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I have a find script that automatically opens a file if just one file is found. The way I currently handle it is doing a word count on the number of lines of the search results. Is there an easier way to do this?

if [ "$( cat "$temp" | wc -l | xargs echo )" == "1" ]; then
    edit `cat "$temp"`
fi

EDITED - here is the context of the whole script.

term="$1"
temp=".aafind.txt"

find src sql common -iname "*$term*" | grep -v 'src/.*lib'  >> "$temp"

if [ ! -s "$temp" ]; then
    echo "ø - including lib..." 1>&2
    find src sql common -iname "*$term*"  >> "$temp"
fi


if [ "$( cat "$temp" | wc -l | xargs echo )" == "1" ]; then
    # just open it in an editor
    edit `cat "$temp"`
else
    # format output
    term_regex=`echo "$term" | sed "s%\*%[^/]*%g" | sed "s%\?%[^/]%g" `
    cat "$temp" | sed -E 's%//+%/%' | grep --color -E -i "$term_regex|$"
fi

rm "$temp"
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1  
Is $temp a real file containing filenames or a variable with one or more filenames? –  grebneke Jan 29 at 22:52
2  
Why do you need xargs echo? Are you trying to get rid of the spaces around the output of wc? Just get rid of the double quotes around $(...). –  Barmar Jan 29 at 22:56
    
Can you post more of your script? It's not at all clear what $temp is or how you go about finding the files. –  BroSlow Jan 29 at 23:02
    
Edited. As you can see, I use the temp file to format the output. –  redolent Jan 29 at 23:23
1  
find ... | grep -v is silly -- you can just tell find to prune things you don't want. find src sql common -path 'src/*lib' -prune -o -iname "*$term*" -print doesn't need any grepping. –  Charles Duffy Jan 30 at 1:13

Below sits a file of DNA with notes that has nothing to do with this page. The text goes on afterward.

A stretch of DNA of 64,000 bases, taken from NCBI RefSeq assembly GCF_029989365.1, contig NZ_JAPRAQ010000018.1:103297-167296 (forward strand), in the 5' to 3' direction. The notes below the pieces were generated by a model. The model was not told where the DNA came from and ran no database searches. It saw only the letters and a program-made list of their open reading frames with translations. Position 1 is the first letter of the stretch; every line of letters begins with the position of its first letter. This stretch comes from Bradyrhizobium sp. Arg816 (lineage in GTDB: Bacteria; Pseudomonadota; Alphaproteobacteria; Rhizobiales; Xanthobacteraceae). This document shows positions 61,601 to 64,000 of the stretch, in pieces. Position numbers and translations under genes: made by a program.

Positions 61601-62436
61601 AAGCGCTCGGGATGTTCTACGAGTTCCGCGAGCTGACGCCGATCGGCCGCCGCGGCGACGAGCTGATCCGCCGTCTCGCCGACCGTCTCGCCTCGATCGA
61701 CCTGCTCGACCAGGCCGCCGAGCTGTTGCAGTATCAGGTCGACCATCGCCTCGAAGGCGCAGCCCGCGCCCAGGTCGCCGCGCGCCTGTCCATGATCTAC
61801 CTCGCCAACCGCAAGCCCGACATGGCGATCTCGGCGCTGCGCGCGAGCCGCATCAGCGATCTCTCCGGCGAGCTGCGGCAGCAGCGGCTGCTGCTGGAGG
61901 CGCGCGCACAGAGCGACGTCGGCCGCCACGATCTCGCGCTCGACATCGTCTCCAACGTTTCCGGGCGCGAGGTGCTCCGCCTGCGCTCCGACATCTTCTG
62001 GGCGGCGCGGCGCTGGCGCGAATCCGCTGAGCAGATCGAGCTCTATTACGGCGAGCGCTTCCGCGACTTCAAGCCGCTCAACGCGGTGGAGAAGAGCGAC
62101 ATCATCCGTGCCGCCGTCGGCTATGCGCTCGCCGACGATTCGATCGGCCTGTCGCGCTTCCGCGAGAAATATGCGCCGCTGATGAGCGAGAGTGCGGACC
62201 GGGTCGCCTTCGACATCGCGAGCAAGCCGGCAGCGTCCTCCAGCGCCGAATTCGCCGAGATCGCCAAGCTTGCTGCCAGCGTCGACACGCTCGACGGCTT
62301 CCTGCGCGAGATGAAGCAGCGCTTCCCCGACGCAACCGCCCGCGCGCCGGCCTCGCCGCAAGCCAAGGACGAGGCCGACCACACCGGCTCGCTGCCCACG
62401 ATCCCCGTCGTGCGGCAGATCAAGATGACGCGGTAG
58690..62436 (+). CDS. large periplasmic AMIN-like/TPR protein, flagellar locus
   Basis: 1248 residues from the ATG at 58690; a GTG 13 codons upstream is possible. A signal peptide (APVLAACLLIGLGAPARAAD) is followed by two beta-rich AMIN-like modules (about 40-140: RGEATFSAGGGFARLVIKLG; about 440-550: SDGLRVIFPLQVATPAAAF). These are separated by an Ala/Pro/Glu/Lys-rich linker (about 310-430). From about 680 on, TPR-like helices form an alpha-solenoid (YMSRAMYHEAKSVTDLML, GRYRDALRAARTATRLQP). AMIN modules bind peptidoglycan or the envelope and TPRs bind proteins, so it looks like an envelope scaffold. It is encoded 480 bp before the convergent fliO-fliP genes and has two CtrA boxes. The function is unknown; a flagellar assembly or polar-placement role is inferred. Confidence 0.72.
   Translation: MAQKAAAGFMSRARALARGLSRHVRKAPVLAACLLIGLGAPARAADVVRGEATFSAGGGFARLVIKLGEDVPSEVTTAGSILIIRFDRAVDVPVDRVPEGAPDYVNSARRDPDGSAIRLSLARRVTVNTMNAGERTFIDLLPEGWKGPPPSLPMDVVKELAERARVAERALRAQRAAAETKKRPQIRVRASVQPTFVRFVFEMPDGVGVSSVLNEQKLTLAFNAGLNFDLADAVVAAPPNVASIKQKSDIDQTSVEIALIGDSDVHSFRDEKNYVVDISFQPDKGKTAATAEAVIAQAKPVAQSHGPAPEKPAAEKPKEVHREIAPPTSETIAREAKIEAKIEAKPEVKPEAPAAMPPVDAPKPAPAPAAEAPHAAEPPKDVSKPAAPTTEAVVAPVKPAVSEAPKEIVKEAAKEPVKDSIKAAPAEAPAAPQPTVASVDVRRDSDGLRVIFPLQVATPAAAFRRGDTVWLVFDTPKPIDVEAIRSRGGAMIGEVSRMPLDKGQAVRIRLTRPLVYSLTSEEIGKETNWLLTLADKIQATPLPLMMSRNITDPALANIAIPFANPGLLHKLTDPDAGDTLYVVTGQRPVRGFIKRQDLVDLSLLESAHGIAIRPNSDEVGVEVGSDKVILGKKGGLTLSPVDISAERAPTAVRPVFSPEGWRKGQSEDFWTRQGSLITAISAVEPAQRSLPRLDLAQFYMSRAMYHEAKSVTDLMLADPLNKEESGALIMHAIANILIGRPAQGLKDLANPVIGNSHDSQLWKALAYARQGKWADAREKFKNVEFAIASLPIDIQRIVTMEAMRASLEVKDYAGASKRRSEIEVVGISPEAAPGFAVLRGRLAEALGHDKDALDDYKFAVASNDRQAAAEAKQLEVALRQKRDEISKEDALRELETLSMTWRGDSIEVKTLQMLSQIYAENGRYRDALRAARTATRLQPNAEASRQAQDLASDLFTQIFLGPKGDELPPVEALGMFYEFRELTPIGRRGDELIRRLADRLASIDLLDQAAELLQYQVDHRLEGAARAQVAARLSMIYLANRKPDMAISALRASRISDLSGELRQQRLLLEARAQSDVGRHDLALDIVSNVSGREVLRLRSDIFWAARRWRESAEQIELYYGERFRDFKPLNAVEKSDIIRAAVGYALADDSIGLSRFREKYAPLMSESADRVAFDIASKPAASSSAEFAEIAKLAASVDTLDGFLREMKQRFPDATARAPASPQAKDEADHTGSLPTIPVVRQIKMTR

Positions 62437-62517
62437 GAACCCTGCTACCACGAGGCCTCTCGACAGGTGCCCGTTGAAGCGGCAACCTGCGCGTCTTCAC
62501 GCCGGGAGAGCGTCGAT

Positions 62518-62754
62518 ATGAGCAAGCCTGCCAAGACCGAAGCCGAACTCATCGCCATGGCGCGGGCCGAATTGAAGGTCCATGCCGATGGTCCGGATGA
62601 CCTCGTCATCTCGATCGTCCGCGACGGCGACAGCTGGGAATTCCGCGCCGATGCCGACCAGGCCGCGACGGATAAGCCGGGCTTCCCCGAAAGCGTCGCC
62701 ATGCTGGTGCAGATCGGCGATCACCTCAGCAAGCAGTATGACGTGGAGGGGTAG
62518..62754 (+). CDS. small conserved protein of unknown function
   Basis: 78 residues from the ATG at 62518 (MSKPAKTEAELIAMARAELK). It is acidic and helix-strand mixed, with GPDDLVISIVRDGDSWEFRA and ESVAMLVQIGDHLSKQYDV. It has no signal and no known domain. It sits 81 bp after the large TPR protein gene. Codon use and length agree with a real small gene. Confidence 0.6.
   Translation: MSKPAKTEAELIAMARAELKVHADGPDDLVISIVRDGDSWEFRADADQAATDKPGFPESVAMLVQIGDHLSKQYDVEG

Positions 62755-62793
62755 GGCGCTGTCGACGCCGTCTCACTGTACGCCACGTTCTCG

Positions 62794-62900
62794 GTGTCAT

6 Answers 6

Unless I'm misunderstanding, the variable $temp contains one or more filenames, one per line, and if there is only one filename it should be edited?

[ $(wc -l <<< "$temp") = "1" ] && edit "$temp"

If $temp is a file containing filenames:

[ $(wc -l < "$temp") = "1" ] && edit "$(cat "$temp")"
share|improve this answer
    
Consider making the last line ... && edit "$(<"$temp")" for bash, or ... && edit "$(cat "$temp")" otherwise -- avoiding the subshell makes things more efficient (given a shell with support), and adding the missing quotes makes things more correct (for filenames containing newlines, wildcard characters, etc). That said, +1. –  Charles Duffy Jan 30 at 17:11
    
@CharlesDuffy - thanks, double-quotes added. Every time you post an answer or comment, I learn something new, good job! The $(<"$temp") construct makes me a little uneasy, links to good explanation? –  grebneke Jan 30 at 17:34
    
From the "command substitution" section of the bash man page: The command substitution $(cat file) can be replaced by the equivalent but faster $(< file). Roughly, it's a formulation which directly reads from the file without involving a subshell and subprocess involved in using cat in a command substitution, but at the penalty of losing compatibility with POSIX sh. –  Charles Duffy Jan 30 at 19:47

Several of the results here will read through an entire file, whereas one can stop and have an answer after one line and one character:

if { IFS='' read -r result && ! read -n 1 _; } <file; then
  echo "Exactly one line: $result"
else
  echo "Either no valid content at all, or more than one line"
fi

For safely reading from find, if you have GNU find and bash as your shell, replace <file with < <(find ...) in the above. Even better, in that case, is to use NUL-delimited names, such that filenames with newlines (yes, they're legal) don't trip you up:

if { IFS='' read -r -d '' result && ! read -r -d '' -n 1 _; } \
        < <(find ... -print0); then
    printf 'Exactly one file: %q\n' "$result"
else
    echo "Either no results, or more than one"
fi
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+1 A bit verbose, but definitely "native". –  tripleee Jan 29 at 22:58
    
your solution is pretty neat, certainly more efficient, but it's not answering the OP's question, which is whether there is a more easy way to do it. Your solution is nothing but easy! –  zmo Jan 29 at 23:06
1